Commercial Investment Real Estate September/October 2013 - Page 37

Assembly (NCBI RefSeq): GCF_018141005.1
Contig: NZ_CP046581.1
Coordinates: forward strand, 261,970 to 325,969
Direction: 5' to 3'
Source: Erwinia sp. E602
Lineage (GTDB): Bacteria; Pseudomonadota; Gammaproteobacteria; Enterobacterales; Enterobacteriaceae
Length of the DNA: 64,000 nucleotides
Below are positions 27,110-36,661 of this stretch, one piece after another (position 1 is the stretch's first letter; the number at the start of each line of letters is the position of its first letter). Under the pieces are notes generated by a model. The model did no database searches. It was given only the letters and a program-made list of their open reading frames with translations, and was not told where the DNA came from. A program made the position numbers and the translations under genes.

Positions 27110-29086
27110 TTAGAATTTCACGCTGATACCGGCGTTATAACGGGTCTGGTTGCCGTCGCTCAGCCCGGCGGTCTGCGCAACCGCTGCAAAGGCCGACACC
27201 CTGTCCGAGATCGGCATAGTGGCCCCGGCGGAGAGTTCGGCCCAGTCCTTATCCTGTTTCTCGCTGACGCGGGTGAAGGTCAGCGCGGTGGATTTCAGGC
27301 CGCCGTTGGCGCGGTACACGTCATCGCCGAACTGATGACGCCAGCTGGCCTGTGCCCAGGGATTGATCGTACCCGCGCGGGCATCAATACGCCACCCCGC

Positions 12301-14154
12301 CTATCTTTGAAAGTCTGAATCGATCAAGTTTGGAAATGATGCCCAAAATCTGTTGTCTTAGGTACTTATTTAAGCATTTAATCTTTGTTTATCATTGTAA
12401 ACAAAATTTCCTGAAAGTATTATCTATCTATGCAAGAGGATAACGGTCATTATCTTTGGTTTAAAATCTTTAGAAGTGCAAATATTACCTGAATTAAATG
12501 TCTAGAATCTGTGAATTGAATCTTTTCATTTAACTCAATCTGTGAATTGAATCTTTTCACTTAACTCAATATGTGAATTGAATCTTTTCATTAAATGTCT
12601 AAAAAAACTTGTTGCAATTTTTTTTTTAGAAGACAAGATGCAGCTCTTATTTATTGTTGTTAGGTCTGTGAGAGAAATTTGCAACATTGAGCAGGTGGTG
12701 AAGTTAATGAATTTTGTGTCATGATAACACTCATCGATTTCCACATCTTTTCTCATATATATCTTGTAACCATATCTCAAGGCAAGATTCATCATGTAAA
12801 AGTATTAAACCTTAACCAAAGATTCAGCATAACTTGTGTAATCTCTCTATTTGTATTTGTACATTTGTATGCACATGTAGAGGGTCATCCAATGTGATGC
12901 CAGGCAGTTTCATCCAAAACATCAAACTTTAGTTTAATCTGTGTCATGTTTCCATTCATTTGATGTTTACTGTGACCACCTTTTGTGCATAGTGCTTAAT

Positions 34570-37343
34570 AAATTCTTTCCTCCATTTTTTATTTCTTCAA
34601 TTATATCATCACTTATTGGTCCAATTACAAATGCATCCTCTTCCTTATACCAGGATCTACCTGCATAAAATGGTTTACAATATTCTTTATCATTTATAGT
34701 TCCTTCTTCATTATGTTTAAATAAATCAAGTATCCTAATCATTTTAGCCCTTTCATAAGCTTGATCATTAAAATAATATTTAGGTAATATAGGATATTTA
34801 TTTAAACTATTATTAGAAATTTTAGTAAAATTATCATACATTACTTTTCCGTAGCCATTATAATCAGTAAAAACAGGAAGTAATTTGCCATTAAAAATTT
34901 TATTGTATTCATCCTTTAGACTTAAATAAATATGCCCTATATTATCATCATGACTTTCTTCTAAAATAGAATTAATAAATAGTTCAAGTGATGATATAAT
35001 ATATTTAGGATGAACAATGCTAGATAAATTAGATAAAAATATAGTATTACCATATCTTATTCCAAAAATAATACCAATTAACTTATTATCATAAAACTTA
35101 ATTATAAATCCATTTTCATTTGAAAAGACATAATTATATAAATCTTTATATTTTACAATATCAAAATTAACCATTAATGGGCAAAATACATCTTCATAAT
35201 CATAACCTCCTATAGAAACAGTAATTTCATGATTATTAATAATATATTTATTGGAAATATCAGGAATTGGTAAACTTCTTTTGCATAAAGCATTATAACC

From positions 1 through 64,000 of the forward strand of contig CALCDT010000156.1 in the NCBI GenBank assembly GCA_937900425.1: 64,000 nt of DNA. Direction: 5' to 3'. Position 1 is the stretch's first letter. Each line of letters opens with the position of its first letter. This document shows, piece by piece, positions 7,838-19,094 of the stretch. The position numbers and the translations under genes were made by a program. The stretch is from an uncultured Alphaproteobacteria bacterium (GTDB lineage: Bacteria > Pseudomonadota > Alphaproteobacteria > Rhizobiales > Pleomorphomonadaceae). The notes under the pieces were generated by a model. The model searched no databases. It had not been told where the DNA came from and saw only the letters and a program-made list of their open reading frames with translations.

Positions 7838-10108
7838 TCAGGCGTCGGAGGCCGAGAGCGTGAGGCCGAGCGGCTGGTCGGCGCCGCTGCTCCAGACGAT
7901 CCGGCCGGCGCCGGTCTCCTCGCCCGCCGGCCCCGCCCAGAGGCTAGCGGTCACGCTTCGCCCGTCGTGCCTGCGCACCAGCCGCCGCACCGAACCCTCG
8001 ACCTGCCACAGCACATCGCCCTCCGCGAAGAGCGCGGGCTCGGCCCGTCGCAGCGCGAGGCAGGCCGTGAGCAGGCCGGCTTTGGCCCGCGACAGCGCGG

T e sharp rise in e-tailing and its game-changing impact has created a new normal in the retail real estate sector. Major national retailers are evolving their strategies in an ef ort to “survive and thrive” in this new market dynamic. “T e good news is that even though Apple, Net- f ix, Amazon, eBay, and other online giants killed record stores and video rental shops and are in the process of doing the same to elec- tronics and bookstore big boxes, e-commerce will never replace the brick-and-mortar shopping experience,” says Sean Glickman, CCIM, managing director of Glickman Retail Group in Maitland, Fla. Research shows and many retail industry experts agree that con- sumers are settling into a preference for a “blended” shopping experi- ence. In a recent Forrester Research survey, shoppers said visiting a store served as the most important source of product research before purchasing in every major consumer category except travel. “T is research speaks to the need for retailers to focus their tech- nology ef orts inside the store,” said Dan Seliger, digital strategist for 3GTV Networks, in a recent Brick Meets Click blog post. “We have to stop thinking of the Internet as something tethered to a home computer or a shopper’s smartphone. T e goal should be a borderless communication continuum where every channel is connected. … Smart retailers can use this approach to help overcome the inherent limitations of brick and mortar while of ering shoppers a blended in-store experience built around their needs.” T e impact of retailers’ exploration of the online environment is creating new and — of entimes very challenging — realities for their real estate footprints. From big boxes to inline neighborhood centers in large markets to small towns, retail real estate experts are looking for ways to evolve to ensure their spaces meet both retailers’ and consumers’ rapidly changing needs. Commercial Investment Real Estate asked a variety of retail experts to weigh in on key questions facing the industry in the current market. CCIM experts include Glickman; Shawn Massey, CCIM, partner, T e Shopping Center Group in Memphis, Tenn.; Francis Rentz, CCIM, managing director/senior adviser, Southland Com- mercial Advisors in Tallahassee, Fla.; and Jef Yetter, CCIM, LEED AP, director of real estate, Express Oil Change & Service Center in Greensboro, N.C. CIRE: Aside from e-tailing’s ripple effects, what are some of the biggest challenges facing the retail real estate sector right now? Glickman: T e unpredictable economy, consumer conf dence, and increased taxes that are cutting into consumers’ disposable income are some of the biggest issues. Yetter: T e continually changing, idealistic development regu- lations imposed by the local municipalities is our biggest issue. Express Oil’s business is typically driven by an initial impulse buy, and the local municipalities’ trend of limiting access and visibility directly af ects our ability to conduct business. Rentz: Investors with B and C class shopping centers or a weak anchor on the decline must f nd reuse tenants to f ll vacant spaces. T is typically means nonretail, nontraditional retail, or service tenants, which of en translates into lower rent or greater capital investment to reshape the property. (See “Shopping Center Shif ,” May/June 2013 CIRE, for a look at landlords’ current tenanting strategies.) Massey: T e lack of good quality retail space availability is the big- gest challenge. With the lack of new development since 2008, we f nd our clients in search of space that is simply not built today. CIRE: What factors are infl uencing retailers’ site selection and acquisitions decisions in this environment? Yetter: We have seen a major increase in competition from a pad- site buyer standpoint. T is has produced a scarcity of viable sites and driven up pricing in our larger markets. T is is due in large part to the resurgence of quick-service restaurants, bank branches, and similar out-parcel retailers. T is is also a result of the lack of new developments being delivered as compared to the pre-economic downturn conditions. Massey: Most retailers are very risk adverse right now — entering areas where they can avoid unfavorable zoning or adverse site con- ditions is critical. Retailers are becoming ever-more data driven as well. T ey are performing extensive research to get a clear picture of the factors shaping an area’s retail environment, including demo- graphic, socioeconomic, and psychographic prof les, the workplace population, and consumer spending patterns. 2Q13 U.S. Retail Fundamentals Vacancy Rate 10.5% QOQ change: -10 bps Markets with Largest YOY Vacancy Drop YOY change: -30 bps Fort Worth, Texas -130 bps Louisville, Ky. 2.2% Louisville, Ky. -90 bps Pittsburgh 2.2% Wichita, Kan. -90 bps Raleigh-Durham, N.C. 2.2% Rent $19.19 QOQ change: 0.3% YOY change: 0.8% Markets with Largest YOY Rent Gain Source: Reis September | October | 2013 35